Exploring the Potential for Off Peak Delivery in Metropolitan Chicago: Research Findings and Conclusions
Present research and implementation options as a foundation for future efforts by interested organizations to consider and adopt strategies and methods to shift more deliveries to off-peak times.
- Principal Investigator
- LaBelle, James
- Research Area(s)
- Data Development
- Policy Analysis
- Frève, Sheena F.; Gottschling, Ellen
- Funding Source
- Illinois Department of Transportation, National University Rail Center (NURail)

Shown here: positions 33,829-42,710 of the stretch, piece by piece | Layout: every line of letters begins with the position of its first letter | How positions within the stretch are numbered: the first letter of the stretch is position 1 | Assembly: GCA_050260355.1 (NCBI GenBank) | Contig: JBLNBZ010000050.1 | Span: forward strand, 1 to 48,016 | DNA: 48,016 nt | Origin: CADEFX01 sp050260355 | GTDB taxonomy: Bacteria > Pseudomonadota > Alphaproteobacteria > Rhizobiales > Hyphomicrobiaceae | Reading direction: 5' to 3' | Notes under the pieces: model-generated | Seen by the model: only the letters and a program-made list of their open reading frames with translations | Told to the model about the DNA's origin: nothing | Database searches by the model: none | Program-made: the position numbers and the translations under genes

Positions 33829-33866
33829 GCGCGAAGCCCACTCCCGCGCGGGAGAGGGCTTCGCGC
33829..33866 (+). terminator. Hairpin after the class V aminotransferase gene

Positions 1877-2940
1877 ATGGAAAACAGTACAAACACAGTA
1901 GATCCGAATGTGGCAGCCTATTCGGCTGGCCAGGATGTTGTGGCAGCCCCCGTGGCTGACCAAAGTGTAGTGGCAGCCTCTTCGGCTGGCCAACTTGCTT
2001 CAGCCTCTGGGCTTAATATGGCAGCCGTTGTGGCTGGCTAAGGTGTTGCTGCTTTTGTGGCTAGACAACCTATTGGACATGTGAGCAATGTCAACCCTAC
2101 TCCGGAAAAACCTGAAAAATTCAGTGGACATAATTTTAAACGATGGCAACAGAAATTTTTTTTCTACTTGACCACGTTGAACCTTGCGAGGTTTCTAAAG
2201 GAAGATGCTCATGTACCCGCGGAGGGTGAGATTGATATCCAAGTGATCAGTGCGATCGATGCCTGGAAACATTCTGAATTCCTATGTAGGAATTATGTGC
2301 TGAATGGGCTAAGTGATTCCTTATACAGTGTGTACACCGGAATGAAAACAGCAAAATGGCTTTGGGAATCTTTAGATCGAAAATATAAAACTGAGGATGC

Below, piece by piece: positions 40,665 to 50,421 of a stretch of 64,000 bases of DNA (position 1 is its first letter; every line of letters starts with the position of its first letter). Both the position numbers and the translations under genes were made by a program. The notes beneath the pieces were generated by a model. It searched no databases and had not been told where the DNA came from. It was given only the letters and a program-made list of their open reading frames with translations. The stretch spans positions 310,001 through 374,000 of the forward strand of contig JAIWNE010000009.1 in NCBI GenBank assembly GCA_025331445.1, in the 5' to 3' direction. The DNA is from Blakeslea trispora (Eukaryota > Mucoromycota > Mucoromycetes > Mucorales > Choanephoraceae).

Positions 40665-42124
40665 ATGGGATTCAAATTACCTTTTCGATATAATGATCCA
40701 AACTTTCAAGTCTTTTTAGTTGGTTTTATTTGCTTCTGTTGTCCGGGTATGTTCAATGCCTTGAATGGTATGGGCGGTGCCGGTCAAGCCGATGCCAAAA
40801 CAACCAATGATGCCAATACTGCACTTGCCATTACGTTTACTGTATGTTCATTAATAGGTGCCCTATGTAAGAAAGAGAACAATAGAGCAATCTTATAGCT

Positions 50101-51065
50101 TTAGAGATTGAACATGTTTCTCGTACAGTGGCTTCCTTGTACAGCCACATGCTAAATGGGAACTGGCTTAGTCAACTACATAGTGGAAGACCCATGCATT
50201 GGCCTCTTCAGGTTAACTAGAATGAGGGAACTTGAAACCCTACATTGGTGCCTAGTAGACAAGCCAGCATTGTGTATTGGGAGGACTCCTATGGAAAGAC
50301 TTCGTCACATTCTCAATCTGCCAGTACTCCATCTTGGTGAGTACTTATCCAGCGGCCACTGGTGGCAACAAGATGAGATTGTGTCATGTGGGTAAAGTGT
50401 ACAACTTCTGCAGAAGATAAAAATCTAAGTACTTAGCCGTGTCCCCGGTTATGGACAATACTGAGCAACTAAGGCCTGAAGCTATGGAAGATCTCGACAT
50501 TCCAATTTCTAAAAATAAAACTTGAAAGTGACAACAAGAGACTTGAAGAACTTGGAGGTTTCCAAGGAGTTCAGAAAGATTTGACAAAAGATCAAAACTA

Businesses generally want to receive deliveries during their normal work hours. Truckers need to schedule deliveries to meet those demands. As a result, most truck deliveries occur during the most congested daytime traffic periods. If more businesses would accept deliveries in off peak times when there is less traffic congestion, trucks could deliver goods faster and at less cost. That would reduce congestion and cost of goods, and yield economic and environmental benefits. This report summarizes our research over the past two years on possible strategies to shift more deliveries of goods to times when traffic is light – i.e., off-peak delivery (OPD) – as one way to lessen congestion in the Chicago area. The research included review of literature and case studies, data analysis, mapping, interviews and policy analysis. And the research team collaborated with the Supply Chain Innovation Network of Chicago (SINC). Download the "Exploring the Potential for Off Peak Delivery in Metropolitan Chicago: Research Findings and Conclusions" report.